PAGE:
Declining Dixie: Regional Identification in the Modern American South
Abstract

Abstract:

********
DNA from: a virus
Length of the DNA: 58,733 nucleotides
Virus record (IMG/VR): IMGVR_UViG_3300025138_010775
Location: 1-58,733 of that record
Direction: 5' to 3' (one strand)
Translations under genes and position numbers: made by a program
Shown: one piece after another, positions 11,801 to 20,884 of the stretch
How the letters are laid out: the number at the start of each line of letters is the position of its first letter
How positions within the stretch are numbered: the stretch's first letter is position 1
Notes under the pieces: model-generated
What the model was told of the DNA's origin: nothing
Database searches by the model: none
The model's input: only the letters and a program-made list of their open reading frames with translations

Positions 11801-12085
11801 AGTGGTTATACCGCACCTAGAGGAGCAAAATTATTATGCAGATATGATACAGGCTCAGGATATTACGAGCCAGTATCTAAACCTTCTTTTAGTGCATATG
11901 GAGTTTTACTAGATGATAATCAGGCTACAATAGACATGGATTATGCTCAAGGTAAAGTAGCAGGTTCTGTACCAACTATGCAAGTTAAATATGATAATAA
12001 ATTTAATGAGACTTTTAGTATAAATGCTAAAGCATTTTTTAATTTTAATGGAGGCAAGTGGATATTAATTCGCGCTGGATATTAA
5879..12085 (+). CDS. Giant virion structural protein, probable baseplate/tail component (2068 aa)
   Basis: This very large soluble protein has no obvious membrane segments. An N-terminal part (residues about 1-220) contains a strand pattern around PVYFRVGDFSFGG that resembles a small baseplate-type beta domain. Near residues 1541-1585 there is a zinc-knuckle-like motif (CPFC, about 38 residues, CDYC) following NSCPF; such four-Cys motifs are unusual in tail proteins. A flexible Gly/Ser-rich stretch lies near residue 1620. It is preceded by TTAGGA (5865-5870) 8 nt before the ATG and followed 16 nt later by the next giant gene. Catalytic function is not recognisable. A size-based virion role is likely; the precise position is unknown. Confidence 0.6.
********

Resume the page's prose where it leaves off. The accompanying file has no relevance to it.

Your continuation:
We replicate and extend John Shelton Reed’s classic work on regional identification by examining and modeling the prevalence of the words “Dixie” and “Southern” in business names across 100 cities and four decades. We find that the instances of “Dixie” have dropped precipitously, although identification with the word “Southern” has remained more constant, providing evidence of a trend we term re-southernization. We also find that the relative number of blacks in the population provides the most consistent explanation of regional identity. Population density has also emerged as a significant predictor of regional identification in more recent time periods. These findings contribute to the literature on regional identification, the politics of naming and the sociology of the South.